BWW Special Feature: 99 and Under the Radar; The Indie Theatre Triple Threat
Welcome to 99 AND UNDER THE RADAR: A LOOK AT INDIE THEATER'S MOVERS AND SHAKERS, BroadwayWorld's new weekly series that showcases standout productions and production companies from the independent theater scene in New York City. Each week, independent producer Michael Roderick will be discussing the latest goings on in the theatrical wings, highlighting those with potentially bright futures.
This Week's Topic: The Indie Theatre Triple Threat
We've often heard of a triple threat in terms of a performer. This is a person who can sing, dance, and act. In production, the triple threat is a production that is incredibly well written, superbly acted, and directed with talent and precision. This week covers three shows that are indeed triple threats and certainly not ones to miss.
First is Magnetic North by William Donelly produced by the always impressive The Active Theater Company. Donnelly crafts a narrative that tells The Common tale of a married couple in crisis, and yet expertly takes every situation and turns it on its head. There are many incredibly surprising moments in this piece that fly in the face of everything that one would expect and in doing this, Donnelly creates a tightrope for the audience to walk on throughout. The audience can also see eachother's reactions as the show is done in the round which is a complete re-imagining of the space at The Workshop Theatre. Since Donnelly has written a high tightrope of a show, he needs some incredibly balanced performers to pull off the act and the cast delivers in this production. Christian Campbell has boyish looks as the pensive James, a married man with a wandering eye for a past lover, and beyond that boyish quality there is a seriously complex character who makes choices that keep an audience guessing right up to the very end, Scott Richard Foster's Emmet is the comic relief as the work buddy with all the answers, yet shows an incredibly tender side when asked to console Jame's wife on a particularly rough evening. Heather Lee Harper is sultry as the old flame Mara and incredibly complex in both her explanations of love and her responses to James. The two also have red hot chemistry when on stage together. Rounding out the cast is Sarah Shahinian as James' wife Leigh. Shahinian's work in this is especially engaging as she defies all stereotypes in her portrayal of a woman who suspects her husband may be unfaithful. The simplicity of her reactions and the tender touch she gives to each emotion make her heart breaking and fascinating. All of this is woven together by the clever direction of Jeremy Dobrish who brings the design elements together is such a way that it is clear we are in a show about memory. Dobrish also does a wonderful job with pacing and build making this ninety minute piece pulse with intensity right up until the last powerful moments. There are only a few chances left to catch this one and the seating is limited, so you'll want to move quickly. Tickets can be found here.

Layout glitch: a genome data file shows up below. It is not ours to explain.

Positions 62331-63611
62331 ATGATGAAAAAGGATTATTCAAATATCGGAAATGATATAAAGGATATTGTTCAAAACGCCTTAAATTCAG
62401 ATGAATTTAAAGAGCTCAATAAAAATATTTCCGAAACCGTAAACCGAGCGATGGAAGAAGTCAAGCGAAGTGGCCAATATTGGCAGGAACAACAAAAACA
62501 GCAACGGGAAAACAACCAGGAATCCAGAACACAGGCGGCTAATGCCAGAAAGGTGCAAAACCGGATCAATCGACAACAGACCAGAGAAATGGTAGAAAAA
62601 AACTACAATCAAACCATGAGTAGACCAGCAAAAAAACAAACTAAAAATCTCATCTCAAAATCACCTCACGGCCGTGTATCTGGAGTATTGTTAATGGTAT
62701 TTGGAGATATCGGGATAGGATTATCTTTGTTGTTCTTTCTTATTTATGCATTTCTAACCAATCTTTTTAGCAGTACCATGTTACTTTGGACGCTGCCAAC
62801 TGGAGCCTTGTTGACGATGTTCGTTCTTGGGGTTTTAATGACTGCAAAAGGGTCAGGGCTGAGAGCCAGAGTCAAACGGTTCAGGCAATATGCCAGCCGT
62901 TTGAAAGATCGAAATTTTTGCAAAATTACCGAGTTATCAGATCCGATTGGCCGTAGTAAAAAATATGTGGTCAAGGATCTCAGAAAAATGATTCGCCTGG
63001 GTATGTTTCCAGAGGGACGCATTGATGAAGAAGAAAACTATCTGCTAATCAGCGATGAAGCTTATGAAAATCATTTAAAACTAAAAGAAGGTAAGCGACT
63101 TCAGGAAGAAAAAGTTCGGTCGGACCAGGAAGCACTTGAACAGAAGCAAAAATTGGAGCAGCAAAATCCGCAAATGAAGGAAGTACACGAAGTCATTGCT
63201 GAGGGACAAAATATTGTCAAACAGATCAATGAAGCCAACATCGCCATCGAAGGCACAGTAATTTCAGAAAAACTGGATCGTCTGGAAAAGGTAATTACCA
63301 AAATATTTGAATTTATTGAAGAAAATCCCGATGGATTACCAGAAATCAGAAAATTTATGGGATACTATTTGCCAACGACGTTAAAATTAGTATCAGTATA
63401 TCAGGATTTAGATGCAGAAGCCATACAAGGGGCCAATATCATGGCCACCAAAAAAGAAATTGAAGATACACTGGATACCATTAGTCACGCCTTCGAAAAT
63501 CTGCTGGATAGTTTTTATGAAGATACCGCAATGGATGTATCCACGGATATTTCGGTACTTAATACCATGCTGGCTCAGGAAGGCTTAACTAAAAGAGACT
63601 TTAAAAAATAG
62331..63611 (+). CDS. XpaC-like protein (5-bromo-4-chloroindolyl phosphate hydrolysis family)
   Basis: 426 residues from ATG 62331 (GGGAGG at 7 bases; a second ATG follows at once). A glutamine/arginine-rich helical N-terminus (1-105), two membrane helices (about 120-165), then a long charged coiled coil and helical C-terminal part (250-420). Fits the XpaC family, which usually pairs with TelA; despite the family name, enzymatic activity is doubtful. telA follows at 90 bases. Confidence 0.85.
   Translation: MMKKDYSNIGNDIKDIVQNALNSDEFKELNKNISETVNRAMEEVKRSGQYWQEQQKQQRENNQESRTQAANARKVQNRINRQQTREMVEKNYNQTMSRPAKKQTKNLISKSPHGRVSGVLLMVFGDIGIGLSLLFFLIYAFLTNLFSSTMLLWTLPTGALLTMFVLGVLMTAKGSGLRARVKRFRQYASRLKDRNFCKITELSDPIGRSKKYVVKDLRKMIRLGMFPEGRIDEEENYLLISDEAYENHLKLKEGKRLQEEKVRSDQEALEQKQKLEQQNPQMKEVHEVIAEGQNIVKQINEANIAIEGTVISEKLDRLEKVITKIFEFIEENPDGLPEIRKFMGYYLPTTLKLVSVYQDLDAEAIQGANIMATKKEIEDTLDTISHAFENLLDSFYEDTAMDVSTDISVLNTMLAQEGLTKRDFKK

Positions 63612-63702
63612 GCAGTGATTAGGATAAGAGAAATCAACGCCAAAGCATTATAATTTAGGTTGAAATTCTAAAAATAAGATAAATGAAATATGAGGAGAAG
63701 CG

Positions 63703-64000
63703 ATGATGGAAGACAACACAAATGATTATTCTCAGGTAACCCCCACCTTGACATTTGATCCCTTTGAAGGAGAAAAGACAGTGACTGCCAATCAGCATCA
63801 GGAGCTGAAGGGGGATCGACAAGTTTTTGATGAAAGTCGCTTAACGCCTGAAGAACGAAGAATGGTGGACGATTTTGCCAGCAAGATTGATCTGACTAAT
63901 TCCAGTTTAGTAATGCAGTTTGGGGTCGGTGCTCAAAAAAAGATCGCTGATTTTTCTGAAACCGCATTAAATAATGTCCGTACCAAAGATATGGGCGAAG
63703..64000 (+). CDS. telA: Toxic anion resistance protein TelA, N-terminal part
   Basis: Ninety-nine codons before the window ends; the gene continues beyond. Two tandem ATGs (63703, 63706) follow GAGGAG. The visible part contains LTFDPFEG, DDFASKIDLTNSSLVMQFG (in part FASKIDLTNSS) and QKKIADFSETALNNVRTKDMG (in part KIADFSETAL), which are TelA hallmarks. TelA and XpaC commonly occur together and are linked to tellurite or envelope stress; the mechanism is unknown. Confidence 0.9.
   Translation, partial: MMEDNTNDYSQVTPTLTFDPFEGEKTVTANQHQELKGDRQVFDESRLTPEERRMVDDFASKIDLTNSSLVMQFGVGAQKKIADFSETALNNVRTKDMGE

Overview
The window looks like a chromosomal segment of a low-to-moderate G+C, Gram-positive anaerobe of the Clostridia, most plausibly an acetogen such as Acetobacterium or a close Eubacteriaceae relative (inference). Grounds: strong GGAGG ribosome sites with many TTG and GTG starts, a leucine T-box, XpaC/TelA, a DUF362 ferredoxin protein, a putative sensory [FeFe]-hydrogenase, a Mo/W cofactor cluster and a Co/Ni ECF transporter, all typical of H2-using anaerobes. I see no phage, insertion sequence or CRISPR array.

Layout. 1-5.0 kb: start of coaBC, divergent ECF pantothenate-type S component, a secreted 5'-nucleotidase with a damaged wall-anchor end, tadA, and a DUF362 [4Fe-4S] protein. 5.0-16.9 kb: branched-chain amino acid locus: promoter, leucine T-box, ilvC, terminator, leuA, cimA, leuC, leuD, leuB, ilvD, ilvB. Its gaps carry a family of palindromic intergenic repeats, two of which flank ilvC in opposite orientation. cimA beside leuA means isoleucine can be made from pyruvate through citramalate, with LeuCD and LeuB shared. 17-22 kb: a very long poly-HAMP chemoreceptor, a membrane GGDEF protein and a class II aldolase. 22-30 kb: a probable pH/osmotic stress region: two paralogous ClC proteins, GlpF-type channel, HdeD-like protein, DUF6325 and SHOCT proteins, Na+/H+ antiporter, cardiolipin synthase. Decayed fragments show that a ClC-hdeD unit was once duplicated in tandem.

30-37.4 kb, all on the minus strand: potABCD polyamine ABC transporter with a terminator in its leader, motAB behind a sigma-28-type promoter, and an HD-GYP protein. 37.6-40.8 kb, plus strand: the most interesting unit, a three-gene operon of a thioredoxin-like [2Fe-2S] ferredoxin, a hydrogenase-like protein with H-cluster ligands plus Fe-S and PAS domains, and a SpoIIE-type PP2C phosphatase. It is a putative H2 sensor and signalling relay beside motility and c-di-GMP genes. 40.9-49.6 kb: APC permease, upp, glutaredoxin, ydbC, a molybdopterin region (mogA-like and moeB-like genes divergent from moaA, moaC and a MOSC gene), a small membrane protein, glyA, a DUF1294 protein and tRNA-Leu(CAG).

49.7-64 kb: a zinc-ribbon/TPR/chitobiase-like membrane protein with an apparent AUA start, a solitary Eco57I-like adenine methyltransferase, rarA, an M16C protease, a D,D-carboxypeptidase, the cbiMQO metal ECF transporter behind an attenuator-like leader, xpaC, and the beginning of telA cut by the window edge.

Next up is Maeutic Theater Works production of Barrier Island by David Stallings. The show takes place on Galveston Island in 2008, but the hurricane that was the subject of that year pales in comparison to the complex web of relationships Stallings weaves with this piece. Stallings is a master of dramatic irony, revealing elements about certain characters with the precision of a surgeon. After dispensing this information, the audience watches as the piece unfolds and the most stunning thing to watch is what these people will say when they are missing certain information. The only thing more surprising is the reaction of some of them once that information is revealed. Much like August Osage County, one has to experience this show in order to not be robbed of the surprises it harbors. For a show so complex, the performers make it look effortless. The show opens with Laura played with charm and wit by Jennifer Laine Williams returning to town with her son Daniel, the talented Frankie Seratch and things start rolling from there. Most of the action centers around the town bar which was expertly constructed by set designer Craig Napoliello. The comedic stylings of David L. Carson and Stu Richel keep the action light and very funny until we start getting into the darker territory. Even then, there are still patches of very comedic moments effectively executed. The entire cast is to be commended, for taking the issues this show addresses and tearing into them with fearlessness. Anthony Crep's Trey Dobbs is particularly effective as a war veteran and has amazing chemistry with Williams. One of the funniest monologues of the entire show belongs to the versatile Alex Bond who tries to convince her local PTA to switch to 1-800-flowers. Interestingly enough, she goes from a comedic bar tender to an emotional powerhouse later in the play. The show moves well thanks to Christina Alicea's careful eye. Alicea does a wonderful job of balancing comedic moments with serious ones and never pushes her actors too far in either direction. With the intensity of some of the scenarios presented, a lesser director might be tempted to push harder for the emotional moments, but Alicea's even-handed direction makes the show all the more compelling. As with the others, there are not too many performance left and the space is small. Catch this one before it gets sent to a space where you'll have to pay way more for it. Tickets can be purchased by calling 212-352-3101.